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UNICEF Regional Director’s visit spotlights problems, progress for women and children

© UNICEF Afghanistan/2005
UNICEF Regional Director for South Asia Cecilia Lotse hears the story of Abdul Wahab, whose young wife died last month during pregnancy because the medical care she needed was unavailable in her village.

By Edward Carwardine and Kun Li

KABUL, 4 August 2005 – UNICEF Regional Director for South Asia Cecilia Lotse is in Afghanistan this week. Her visit serves to draw attention to the work that still needs to be done to improve the situation of women and girls, but also to recognize the significant progress made in the last four years.

In the south-eastern province of Nangarhar, Ms. Lotse met with a local villager, Abdul Wahab, and his two children. Mr. Wahab’s wife died last month at the age of 25 as a result of a medical emergency which occurred during pregnancy. The family’s village had no doctors or properly trained health workers, and she literally bled to death. Her unborn child died with her.

© UNICEF Afghanistan/2005
Cecilia Lotse talks with a young woman at a UNICEF-supported literacy project in the south-eastern Afghan city of Jalalabad.

This story is tragically typical of life in parts of Afghanistan. With poor access to health facilities and a chronic shortage of qualified female health workers, Afghanistan has one of the highest maternal mortality rates in the world. Some 70 pregnant women die every day, often during childbirth. About 20 per cent of Afghan children die before the age of five, according to UNICEF’s Afghanistan office. In some areas of Afghanistan, maternal death rates are as high as 6,000 per 100,000 women, according to the Afghan Health Ministry.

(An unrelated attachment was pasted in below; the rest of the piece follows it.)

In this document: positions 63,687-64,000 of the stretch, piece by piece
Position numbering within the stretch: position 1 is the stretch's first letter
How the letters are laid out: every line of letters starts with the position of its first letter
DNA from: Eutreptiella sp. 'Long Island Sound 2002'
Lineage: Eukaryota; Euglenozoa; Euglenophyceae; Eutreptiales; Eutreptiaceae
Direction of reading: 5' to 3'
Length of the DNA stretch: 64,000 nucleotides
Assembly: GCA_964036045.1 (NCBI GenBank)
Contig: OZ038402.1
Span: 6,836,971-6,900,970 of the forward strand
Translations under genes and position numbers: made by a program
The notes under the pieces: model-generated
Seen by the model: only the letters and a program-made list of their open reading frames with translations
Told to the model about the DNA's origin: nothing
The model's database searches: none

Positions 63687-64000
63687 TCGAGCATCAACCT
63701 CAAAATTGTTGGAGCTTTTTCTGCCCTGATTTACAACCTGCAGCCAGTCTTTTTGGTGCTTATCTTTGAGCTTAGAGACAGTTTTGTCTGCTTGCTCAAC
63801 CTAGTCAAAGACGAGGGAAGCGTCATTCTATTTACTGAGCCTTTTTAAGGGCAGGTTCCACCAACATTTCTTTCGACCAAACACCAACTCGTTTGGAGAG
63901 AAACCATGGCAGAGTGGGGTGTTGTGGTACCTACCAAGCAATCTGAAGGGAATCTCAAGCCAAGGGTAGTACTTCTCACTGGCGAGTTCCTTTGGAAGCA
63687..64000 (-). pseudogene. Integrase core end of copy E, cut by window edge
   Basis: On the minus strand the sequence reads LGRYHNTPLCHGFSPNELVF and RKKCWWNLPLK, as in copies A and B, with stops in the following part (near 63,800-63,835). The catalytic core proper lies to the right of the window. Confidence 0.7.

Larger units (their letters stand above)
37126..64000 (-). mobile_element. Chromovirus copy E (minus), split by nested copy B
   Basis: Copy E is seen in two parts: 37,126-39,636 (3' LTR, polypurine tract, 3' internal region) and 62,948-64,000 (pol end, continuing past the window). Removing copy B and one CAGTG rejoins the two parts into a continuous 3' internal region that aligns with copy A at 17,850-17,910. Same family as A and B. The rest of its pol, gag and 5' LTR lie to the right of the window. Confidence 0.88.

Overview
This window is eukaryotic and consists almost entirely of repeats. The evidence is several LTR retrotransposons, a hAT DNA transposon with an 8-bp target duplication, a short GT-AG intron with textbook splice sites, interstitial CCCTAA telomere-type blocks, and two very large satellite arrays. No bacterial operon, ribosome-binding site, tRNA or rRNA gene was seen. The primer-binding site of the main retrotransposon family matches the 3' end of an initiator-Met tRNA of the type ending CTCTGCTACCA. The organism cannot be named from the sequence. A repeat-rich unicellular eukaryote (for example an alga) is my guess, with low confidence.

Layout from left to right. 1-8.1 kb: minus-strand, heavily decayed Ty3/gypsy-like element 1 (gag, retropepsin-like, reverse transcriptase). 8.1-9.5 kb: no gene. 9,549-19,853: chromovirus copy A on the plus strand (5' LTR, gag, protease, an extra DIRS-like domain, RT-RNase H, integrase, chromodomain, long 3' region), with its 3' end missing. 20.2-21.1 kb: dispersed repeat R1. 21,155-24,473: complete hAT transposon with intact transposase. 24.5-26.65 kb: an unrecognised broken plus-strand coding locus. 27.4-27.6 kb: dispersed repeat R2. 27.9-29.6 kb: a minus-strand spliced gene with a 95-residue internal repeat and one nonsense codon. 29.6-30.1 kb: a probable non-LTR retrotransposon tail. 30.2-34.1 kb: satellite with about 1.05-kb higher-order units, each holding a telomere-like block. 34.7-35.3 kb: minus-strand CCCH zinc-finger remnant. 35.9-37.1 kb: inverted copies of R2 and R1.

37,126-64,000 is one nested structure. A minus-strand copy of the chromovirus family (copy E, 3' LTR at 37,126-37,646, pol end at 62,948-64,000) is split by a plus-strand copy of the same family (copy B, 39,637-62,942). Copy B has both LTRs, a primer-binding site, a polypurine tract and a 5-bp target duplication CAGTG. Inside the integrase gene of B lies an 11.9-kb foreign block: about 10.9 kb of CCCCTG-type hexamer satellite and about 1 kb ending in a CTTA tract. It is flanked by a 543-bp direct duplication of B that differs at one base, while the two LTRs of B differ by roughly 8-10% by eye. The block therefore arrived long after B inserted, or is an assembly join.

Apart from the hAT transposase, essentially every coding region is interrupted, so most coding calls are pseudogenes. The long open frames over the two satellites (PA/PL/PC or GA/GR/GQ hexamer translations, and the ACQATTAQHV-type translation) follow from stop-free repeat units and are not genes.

Literacy and medical care

© UNICEF Afghanistan/2005
At a rural health clinic in the south-eastern Afghan province of Nangarhar, Cecilia Lotse speaks with a mother who has brought her young son for treatment.

Just minutes from Mr. Wahab’s village, Ms. Lotse observed a UNICEF-supported project where young women – many of them widows – are taught basic reading and writing skills. They are also given vocational training. The project is part of UNICEF’s efforts to improve the female literacy rate; Afghanistan has one of the lowest female literacy rates in the world.

In the southern city of Kandahar, Ms. Lotse visited a new provincial referral centre for expectant mothers. The centre will help provide better medical care for women in the area. UNICEF is providing equipment and staff training.

Ms. Lotse’s visit to Afghanistan continues. On the agenda is a meeting with young girls at a community-based school. Ms. Lotse will also meet with representatives of the Afghan government, UN agencies and other international organizations, for discussions on improving health and education among Afghanistan’s children and women.




4 August 2005:
UNICEF correspondent Edward Carwardine reports on Regional Director for South Asia, Cecilia Lotse’s visit to Afghanistan.

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